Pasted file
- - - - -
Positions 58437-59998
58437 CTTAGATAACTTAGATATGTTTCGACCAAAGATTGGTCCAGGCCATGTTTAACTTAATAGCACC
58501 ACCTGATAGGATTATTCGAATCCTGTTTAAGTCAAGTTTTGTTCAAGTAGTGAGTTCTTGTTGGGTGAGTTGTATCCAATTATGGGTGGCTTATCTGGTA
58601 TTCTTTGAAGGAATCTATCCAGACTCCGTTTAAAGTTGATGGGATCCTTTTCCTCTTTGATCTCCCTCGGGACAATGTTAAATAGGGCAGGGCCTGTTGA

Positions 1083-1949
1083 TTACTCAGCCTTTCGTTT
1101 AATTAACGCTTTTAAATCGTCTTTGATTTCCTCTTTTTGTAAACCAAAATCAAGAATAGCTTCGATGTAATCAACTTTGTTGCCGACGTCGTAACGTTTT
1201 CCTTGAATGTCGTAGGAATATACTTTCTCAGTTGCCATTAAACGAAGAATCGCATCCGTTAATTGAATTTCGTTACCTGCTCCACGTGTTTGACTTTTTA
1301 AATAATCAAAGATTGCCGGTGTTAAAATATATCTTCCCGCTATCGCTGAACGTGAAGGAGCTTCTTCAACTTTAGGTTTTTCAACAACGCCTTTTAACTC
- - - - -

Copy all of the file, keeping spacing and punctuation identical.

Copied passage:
Positions 58437-59998
58437 CTTAGATAACTTAGATATGTTTCGACCAAAGATTGGTCCAGGCCATGTTTAACTTAATAGCACC
58501 ACCTGATAGGATTATTCGAATCCTGTTTAAGTCAAGTTTTGTTCAAGTAGTGAGTTCTTGTTGGGTGAGTTGTATCCAATTATGGGTGGCTTATCTGGTA
58601 TTCTTTGAAGGAATCTATCCAGACTCCGTTTAAAGTTGATGGGATCCTTTTCCTCTTTGATCTCCCTCGGGACAATGTTAAATAGGGCAGGGCCTGTTGA

Positions 1083-1949
1083 TTACTCAGCCTTTCGTTT
1101 AATTAACGCTTTTAAATCGTCTTTGATTTCCTCTTTTTGTAAACCAAAATCAAGAATAGCTTCGATGTAATCAACTTTGTTGCCGACGTCGTAACGTTTT
1201 CCTTGAATGTCGTAGGAATATACTTTCTCAGTTGCCATTAAACGAAGAATCGCATCCGTTAATTGAATTTCGTTACCTGCTCCACGTGTTTGACTTTTTA
1301 AATAATCAAAGATTGCCGGTGTTAAAATATATCTTCCCGCTATCGCTGAACGTGAAGGAGCTTCTTCAACTTTAGGTTTTTCAACAACGCCTTTTAACTC